b-374. Rukopisi i arkhivnye dokumenty Evreiskoi obshchiny goroda Veny v rossiiskikh sobraniiakh: Katalog/Manuscripts and Archival Documents of the Vienna Jewish Community held in Russian Collections: Catalogue. Compiled by K. Akinsha, K.A. Dmitrieva, T.A. Vasil'eva, M.V. Volkova, et al. Moscow: Rudomino, 2006. 230 p. Preface by Ekaterina Genieva. [VGBIL; RGB; Rosarkhiv; RGVA; The Research Project on Art and Archives, Inc. (USA)].
Fonds of Belgian Provenance (all returned to Belgium)
b-375. Lust, Jacques; and Vermote, Michel. “Belgium. Papieren Bitte! The Confiscation and Return of Belgian Archives and Libraries (1940–2003).” In Returned from Russia: Nazi Archival Plunder in Western Europe and Recent Restitution Issues, edited by P.K. Grimsted, F.J. Hoogewoud and E. Ketelaar, pp. 191–239. Institute of Art and Law, UK, 2007.
Describes the wartime plunder of archives in Western Europe by several Nazi agencies with reference to the archival loot that was transported to the USSR after the war, and finally returned after 1991. Contains list fonds of Belgian provenance returned to Belgium from Moscow with indication of microfilms remaining in RGVA (pp. 231–39).
b-376. Steenhaut, Wouter; Martin, Dirk; Gotovitch, J.; and Vermote, Michel. “Mission to Moscow. Belgische socialistische archiven in Rusland.” AMSAB Tijdingen n.s. 16 (Summer 1992). Extra issue. (Lib: MH).
A special issue of the journal of the Belgian Archive and Museum of the Socialist-Labor Movement (AMSAB) devoted to an illustrated account of its own and other captured Belgian collections recently identified in Moscow. Covers holdings in RTsKhIDNI (now RGASPI—B–12) as well as those in former TsKhIDK (now RGVA) returned to Belgium in May 2002.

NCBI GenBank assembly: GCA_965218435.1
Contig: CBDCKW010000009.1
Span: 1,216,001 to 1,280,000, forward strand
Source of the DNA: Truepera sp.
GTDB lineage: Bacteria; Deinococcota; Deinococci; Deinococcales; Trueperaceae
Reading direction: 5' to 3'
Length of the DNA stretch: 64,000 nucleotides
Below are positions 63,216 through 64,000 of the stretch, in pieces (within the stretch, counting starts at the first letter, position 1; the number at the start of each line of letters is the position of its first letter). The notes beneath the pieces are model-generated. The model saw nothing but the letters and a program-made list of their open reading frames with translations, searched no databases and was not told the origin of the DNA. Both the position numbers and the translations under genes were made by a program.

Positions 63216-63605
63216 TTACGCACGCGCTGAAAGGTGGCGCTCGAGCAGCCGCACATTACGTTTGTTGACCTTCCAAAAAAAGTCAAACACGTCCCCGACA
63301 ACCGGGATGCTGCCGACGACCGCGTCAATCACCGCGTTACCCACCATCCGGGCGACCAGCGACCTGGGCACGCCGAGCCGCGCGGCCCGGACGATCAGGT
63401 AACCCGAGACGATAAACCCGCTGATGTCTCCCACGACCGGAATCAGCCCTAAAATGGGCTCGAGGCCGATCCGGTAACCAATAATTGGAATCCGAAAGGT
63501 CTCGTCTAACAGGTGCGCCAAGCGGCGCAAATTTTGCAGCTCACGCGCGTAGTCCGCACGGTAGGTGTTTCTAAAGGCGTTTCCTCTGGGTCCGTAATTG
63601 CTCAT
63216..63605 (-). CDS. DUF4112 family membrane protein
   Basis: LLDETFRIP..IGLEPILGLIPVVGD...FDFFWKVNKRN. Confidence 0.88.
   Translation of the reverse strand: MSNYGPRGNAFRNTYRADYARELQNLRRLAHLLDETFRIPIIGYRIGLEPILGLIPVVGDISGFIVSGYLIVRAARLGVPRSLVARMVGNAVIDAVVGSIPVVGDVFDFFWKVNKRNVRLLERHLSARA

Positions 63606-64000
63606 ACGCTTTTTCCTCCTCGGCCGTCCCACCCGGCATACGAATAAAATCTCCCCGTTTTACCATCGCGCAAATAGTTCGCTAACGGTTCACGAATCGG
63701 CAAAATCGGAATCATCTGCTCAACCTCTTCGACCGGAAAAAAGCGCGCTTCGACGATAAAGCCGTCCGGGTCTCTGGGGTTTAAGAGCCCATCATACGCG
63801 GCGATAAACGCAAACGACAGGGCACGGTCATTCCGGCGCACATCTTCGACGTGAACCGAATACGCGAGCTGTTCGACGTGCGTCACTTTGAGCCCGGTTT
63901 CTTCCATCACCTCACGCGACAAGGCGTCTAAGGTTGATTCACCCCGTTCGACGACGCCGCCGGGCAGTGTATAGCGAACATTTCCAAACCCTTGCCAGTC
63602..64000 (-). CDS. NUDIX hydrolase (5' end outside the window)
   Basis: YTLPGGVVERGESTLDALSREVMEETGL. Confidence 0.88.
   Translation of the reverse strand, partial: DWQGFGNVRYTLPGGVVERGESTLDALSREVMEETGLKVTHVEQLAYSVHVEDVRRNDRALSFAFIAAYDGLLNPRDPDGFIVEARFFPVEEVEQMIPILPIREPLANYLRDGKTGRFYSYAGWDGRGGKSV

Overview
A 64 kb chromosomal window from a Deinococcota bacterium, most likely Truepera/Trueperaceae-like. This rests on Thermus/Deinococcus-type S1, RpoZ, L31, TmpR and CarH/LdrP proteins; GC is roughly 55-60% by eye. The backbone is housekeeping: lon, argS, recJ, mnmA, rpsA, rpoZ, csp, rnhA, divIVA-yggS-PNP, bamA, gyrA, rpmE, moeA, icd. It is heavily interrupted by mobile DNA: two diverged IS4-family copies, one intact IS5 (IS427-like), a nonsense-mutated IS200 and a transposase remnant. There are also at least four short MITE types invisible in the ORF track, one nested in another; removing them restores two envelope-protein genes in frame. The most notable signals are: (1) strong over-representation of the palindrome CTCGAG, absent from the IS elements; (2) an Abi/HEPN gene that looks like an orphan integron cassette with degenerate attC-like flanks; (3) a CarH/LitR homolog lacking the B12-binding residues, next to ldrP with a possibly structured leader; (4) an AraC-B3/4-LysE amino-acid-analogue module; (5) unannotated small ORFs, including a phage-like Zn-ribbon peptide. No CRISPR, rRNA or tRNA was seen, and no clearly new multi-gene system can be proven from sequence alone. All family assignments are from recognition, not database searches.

b-377. Fondy bel'giiskogo proiskhozhdeniia: Annotirovannyi ukazatel'. Compiled by A.S. Namazova and T.A. Vasil'eva. Edited by M.M. Mukhamedzhanov. Moscow, 1995. 26 p. [Rosarkhiv; TsKhIDK; In-t vseobshchei istorii RAN].
A short annotated list of captured records of Belgian provenance held in former TsKhIDK covering 35 fonds (20,154 units). Most of the originals were returned to Belgium in May 2002.
b-377.1. Fondsen van Belgische Herkomst: Verklarende Index. Edited by P. Creve, H. De Conninck, M.M. Mukhamedzhanov and M. Vermote. Ghent: AMSAB, 1997. 20 p. Flemish version edited by Michel Vermote, Piet Creve, Hendrik De Coninck. [AMSAB; TsKhIDK].
Dutch edition (expanded) of b–377. Microfilms of all of the materials described have been prepared and are now held at AMSAB in Ghent, and the originals were returned to Belgium in May 2002.
b-380. Vermote, Michel. Back from Nowhere. The Restitution of Looted Belgian Collections (1991–2001). Amsterdam, 2002. Paper for the Seminar “Russia, Archives and Restitution”, International Institute of Social History, 24 September 2001.
b-381. Vermote, Michel. “Vozvrashchenie niotkuda. Restitutsiia pokhishchennykh bel'giiskikh kollektsii/Das Privatrecht und Fragen der Restitution von Kunstschätzen.” In Trudnaia sud'ba kul'turnykh tsennostei: Materialy mezhdunarodnoi konferentsii “Chastnoe pravo i problemy restitutsii peremeshchennykh kul'turnykh tsennostei”, Moskva, 27 i 28 maia 2002 g./Das schwierige Schicksal von Kulturgutern: Materialien der internationalen Konferenz “Privatrecht und Probleme der Restitution von kriegsbedingt verbrachten Kulturgutern”, Moskau, 27. und 28.Mai 2003, pp. 147-54 (Russian), and pp. 155-61 (German). Moscow: Rudomino/Berlin: BWV-Berliner Wissenschafts Verlag, 2002.
b-382. Vermote, Michel. “War Trophies in Prospect: The Fate of the Looted Collections from Belgium.” In Karta Evropy: Sbornik materialov mezhdunarodnoi konferentsii “Kul'turnaia karta Evropy: sud'ba peremeshchennykh kul'turnykh tsennostei v tret'em tysiacheletii”, Moskva, VGBIL, 10–11 aprelia 2000 goda/Mapping Europe: Materials of the International Conference “Mapping Europe: Fate of Looted Cultural Valuables in the Third Millenium”, Moscow, VGBIL, 10–11 April 2000, pp. 148-58 (Russian), pp. 328-37 (English). Moscow: “Rudomino”, 2002.